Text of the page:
“The nice thing about memories is that even if we forget some…We can always make new ones.” (Ziggy) Last week I heard a talk about geriatric psychiatry. One of the topics considered was Alzheimer’s Disease. That presentation caused me to look up more about Dr A, who first diagnosed the ailment. I read that his parents taught him that “the strong look after the weak.” And…he dedicated his life to that. Is there a basic ethic you were taught as a child? ;-)
FROM FACEBOOK LIZ: tell the truth.====JACK: I learned the same lesson, but life taught me that there are sometimes gray areas. However, I still think that children should be taught to tell the truth.====LIZ: not sure about "grey areas." what are some?====JACK: When the whole truth would destroy the self-worth of a struggling individual….. ====LIZ: that is a social issue, not an honesty one.====JACK: Sometimes the "whole" truth can do more harm than good to a "fragile" person.
FROM CB IN MICHIGAN: Hi Jack, I will share something I learned from my father that stays with me. I was raised in Grand Rapids and he worked in an office building downtown. A man who was blind sold the Grand Rapids Press in the lobby of his building. He was dressed rather shabbily and looked disheveled, not clean, etc. to me as a child. When I was about 10 years old, I said something to my dad along the lines of, why can't he do more than sell newspapers just because he's blind?
What my dad said to me is something I have never forgotten and have repeated it to my children. He said, "That man is doing honest work. All honest work deserves respect. Someone selling pencils on the street corner deserves respect. People deserve our respect for the hard, honest work they do."====JACK: One of the stories in today's Detroit Free Press tells of a search for young people to enter a carpenter-apprentice program. An earlier story told of a high school program to teach children how to become fire fighters, so that when they graduate they are on their way to a new job.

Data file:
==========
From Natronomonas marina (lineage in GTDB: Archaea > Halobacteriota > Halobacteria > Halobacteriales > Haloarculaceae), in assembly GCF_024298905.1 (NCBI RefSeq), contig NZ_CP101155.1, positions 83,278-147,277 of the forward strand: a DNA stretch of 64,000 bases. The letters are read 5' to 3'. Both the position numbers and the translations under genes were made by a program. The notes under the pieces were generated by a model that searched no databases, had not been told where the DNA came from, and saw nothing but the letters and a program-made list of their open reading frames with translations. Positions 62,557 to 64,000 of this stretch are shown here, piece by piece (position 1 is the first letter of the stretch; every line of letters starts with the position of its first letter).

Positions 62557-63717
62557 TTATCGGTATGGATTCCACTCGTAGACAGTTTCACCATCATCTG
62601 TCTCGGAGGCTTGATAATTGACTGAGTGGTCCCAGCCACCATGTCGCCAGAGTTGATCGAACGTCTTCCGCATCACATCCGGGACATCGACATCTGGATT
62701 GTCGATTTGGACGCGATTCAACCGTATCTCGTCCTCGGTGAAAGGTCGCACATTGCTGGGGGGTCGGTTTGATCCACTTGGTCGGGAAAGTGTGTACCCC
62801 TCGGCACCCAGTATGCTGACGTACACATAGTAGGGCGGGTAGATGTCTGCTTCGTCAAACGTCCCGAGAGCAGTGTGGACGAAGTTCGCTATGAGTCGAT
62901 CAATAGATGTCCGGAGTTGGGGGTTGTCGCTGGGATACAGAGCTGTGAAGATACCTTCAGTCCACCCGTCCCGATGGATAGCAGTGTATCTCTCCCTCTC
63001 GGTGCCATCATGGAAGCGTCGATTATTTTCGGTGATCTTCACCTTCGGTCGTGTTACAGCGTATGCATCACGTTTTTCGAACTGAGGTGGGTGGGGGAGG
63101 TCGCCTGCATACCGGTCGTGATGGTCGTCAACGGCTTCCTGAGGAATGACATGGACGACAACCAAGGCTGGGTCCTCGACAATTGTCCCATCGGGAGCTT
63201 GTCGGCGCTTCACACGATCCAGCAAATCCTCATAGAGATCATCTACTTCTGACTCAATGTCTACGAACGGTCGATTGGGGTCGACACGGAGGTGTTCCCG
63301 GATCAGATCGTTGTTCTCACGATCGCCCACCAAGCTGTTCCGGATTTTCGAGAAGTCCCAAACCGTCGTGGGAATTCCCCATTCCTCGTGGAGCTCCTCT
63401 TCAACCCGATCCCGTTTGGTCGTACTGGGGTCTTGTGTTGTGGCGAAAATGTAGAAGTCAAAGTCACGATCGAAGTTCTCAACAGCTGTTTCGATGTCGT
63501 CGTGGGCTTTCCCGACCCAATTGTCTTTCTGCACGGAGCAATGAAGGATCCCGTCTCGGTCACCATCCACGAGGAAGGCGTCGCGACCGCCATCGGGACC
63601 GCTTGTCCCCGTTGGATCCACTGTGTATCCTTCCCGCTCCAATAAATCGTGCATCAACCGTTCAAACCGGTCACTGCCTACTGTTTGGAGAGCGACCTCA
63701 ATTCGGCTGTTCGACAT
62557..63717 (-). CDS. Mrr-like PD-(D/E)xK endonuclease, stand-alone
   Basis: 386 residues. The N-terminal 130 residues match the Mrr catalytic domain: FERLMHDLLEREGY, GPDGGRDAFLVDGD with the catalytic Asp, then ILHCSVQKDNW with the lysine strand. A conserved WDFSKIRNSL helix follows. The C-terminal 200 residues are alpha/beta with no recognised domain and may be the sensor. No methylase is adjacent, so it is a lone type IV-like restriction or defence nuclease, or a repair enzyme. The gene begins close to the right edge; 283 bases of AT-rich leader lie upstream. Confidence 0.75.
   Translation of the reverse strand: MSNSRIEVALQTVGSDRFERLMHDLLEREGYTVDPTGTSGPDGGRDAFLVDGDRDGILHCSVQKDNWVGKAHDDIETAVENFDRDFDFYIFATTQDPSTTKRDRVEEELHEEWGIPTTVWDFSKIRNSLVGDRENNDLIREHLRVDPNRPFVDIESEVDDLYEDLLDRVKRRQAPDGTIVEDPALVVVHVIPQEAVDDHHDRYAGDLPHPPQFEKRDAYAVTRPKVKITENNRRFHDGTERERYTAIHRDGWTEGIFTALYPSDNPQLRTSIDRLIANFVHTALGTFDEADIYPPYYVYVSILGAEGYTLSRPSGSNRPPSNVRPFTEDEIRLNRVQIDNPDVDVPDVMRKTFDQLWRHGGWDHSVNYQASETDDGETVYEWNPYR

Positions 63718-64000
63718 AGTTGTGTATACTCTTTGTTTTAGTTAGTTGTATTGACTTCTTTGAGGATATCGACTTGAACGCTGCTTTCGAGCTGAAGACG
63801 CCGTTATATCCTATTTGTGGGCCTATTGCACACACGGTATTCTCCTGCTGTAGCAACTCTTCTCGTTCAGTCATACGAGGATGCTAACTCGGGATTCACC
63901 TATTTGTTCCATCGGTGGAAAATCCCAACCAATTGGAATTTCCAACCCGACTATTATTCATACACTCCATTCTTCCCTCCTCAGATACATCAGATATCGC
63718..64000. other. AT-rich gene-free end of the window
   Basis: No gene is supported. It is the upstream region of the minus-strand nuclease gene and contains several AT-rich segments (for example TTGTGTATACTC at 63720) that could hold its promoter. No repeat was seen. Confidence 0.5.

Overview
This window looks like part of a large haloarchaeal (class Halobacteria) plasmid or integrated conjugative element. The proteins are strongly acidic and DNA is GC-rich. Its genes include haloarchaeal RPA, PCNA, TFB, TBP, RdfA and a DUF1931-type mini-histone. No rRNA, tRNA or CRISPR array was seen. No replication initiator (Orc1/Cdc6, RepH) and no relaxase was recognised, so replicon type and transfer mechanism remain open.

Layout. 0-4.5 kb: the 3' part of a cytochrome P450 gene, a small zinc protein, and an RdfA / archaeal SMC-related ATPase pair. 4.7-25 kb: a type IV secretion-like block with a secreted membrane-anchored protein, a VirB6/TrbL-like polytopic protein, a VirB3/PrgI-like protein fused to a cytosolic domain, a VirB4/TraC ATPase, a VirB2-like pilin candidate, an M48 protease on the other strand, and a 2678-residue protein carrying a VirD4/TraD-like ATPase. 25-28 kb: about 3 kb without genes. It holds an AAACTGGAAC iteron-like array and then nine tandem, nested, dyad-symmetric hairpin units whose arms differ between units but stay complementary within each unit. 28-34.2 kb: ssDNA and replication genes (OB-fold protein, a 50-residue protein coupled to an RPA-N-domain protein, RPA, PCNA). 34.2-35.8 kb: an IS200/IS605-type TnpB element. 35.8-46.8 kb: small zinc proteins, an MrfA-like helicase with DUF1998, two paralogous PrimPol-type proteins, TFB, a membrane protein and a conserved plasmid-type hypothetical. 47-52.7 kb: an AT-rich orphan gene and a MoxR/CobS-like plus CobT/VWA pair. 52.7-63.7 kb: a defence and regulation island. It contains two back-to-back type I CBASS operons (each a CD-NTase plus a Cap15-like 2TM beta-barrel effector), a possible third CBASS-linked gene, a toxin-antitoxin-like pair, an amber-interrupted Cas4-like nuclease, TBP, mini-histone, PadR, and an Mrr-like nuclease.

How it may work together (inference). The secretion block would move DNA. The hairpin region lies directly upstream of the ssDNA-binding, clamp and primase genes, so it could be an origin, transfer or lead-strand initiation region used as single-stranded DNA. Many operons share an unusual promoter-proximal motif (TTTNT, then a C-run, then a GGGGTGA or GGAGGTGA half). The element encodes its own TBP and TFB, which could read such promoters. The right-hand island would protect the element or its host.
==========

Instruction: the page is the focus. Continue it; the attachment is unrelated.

Because of a variety of issues, some have to "make the best of it." Sympathy is a good lesson. The great divide between the rich and the poor today indicates that there are other lessons to be taught.
FROM TARMART REV: ...to 'love the LORD your God with all your heart, all your soul, all your strength, and all your mind.’ And, ‘Love your neighbor as yourself.’====JACK: That's the same lesson Jesus taught when a lawyer asked him, "What shall I do to gain eternal life."====REV: My folks pointed it out to me many years ago as a good directive for me to follow...disappointed a few neighbors I'm sure along the way as I too have disappointed myself in this regard.====JACK: You might take comfort in what the Bible says: "All have sinned and fallen short of the glory of God." ....which reminds me of the old deacon who fervently prayed..."O Lord, forgive us our falling shorts!"